First of all I must apologise for not put anything up here for ages. Our website was migrated to a new server at the same time as a new layout and the Tollie blog page was one of the things that went AWOL, we recovered the page a while ago but have only just now recovered the old content, so it would be remiss of me not to post a new blog now that everything is back to normal.
2016, has been a great year at Tollie with birds visiting the table for a feed in good numbers throughout the year. In previous years numbers have dropped off through the breeding season, but this year we have located three nests around Tollie, though we suspect there may be more, so the males birds were visiting the table daily.
Tollie, the male bird in the first pair to breed at Tollie is still there, now his fourth year breeding there, he has been joined by a pair of birds, who were tagged in 2000, who originally had a nest at Knockfarrel, and although they have now lost their tags, we are confident it is still the same birds and pair where the female is tagged Blue/Blue 59.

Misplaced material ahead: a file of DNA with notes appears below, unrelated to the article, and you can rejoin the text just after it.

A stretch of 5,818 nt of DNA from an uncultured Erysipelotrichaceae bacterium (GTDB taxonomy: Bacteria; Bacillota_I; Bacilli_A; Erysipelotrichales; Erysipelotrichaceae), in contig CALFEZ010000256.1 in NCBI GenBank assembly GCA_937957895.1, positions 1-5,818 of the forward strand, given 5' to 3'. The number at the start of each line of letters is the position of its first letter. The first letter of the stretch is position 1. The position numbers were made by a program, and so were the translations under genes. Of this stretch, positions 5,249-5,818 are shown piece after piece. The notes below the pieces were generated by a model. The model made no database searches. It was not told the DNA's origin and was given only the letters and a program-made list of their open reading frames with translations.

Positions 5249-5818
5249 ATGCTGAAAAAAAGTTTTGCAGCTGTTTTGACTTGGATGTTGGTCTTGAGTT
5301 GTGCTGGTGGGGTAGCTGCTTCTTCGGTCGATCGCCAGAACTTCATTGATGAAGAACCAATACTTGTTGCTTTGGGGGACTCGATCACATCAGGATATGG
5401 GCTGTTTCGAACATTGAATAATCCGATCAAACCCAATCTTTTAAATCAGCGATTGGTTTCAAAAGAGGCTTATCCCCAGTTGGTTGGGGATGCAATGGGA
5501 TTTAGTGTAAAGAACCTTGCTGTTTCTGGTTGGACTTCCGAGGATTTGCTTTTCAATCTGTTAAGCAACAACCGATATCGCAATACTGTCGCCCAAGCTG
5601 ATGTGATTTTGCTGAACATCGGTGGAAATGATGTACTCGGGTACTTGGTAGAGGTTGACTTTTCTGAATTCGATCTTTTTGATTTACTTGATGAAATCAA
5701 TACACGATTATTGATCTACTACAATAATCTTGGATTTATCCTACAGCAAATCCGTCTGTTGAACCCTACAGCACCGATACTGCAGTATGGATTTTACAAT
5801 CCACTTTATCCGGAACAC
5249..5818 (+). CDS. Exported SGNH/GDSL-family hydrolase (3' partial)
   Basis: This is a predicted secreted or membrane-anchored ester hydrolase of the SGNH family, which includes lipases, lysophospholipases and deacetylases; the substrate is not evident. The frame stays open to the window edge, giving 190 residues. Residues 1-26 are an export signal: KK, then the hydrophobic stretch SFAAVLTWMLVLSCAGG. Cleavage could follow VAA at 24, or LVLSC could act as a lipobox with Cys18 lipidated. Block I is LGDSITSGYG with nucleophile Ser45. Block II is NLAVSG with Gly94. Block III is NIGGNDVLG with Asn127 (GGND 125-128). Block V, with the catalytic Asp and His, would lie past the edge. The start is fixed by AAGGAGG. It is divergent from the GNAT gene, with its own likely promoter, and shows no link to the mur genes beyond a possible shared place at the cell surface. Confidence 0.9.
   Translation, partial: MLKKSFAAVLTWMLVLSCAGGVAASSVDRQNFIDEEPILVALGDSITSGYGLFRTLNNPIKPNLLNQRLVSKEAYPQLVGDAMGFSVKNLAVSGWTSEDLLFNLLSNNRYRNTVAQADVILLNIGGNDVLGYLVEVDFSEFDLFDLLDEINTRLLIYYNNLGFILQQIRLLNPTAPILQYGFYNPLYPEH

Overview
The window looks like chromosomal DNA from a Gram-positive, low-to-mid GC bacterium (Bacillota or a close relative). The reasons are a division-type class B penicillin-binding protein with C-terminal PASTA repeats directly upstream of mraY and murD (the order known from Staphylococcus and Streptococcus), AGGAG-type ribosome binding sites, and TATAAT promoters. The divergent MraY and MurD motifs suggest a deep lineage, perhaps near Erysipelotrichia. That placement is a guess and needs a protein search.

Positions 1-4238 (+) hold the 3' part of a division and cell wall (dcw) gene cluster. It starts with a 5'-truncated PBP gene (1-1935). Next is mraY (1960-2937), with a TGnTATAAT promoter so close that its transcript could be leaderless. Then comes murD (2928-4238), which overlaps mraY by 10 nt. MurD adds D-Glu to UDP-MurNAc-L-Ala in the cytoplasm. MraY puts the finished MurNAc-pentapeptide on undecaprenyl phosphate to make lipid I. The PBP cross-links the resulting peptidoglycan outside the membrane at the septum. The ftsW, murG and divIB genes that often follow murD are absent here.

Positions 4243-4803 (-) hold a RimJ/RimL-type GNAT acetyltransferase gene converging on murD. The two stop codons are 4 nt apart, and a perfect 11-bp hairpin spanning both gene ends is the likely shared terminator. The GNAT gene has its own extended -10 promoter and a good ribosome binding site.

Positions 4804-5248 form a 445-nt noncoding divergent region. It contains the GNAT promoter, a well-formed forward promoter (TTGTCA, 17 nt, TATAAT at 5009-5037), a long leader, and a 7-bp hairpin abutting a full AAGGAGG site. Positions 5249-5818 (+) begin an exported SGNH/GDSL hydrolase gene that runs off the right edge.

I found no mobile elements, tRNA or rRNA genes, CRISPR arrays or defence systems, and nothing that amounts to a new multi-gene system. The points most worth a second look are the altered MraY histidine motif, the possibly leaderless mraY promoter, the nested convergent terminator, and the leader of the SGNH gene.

Blue/Blue 59 fledged from a nest near Marybank in 2010, that winter she was spotted in Ireland, but she has now returned two miles from where she fledged.
Some of the other tagged birds that have regularly visited Tollie through the summer are: Blue/Black G, Blue/White 6E, Blue/Pink Pink Spot and Blue/Red 2T. These are all breeding age birds so we think there may be some more nests nearby.
In addition to the bird activity we have been doing a lot of work outside in the garden, and we finally have picnic benches. Also within the visitor centre we have been making improvements. There is now an area with information on the garden with the types of plants and things people can do in their own gardens to attract wildlife. We also have some large jigsaws and puzzles for younger visitors for when watching kites is just not enough.
Finally, thanks to the P4 class from Culbokie Primary School, Tollie now has its very own osprey, what a fantastic addition to the visitor centre.
Thanks to Charles White and Ronald McKinnon for the images.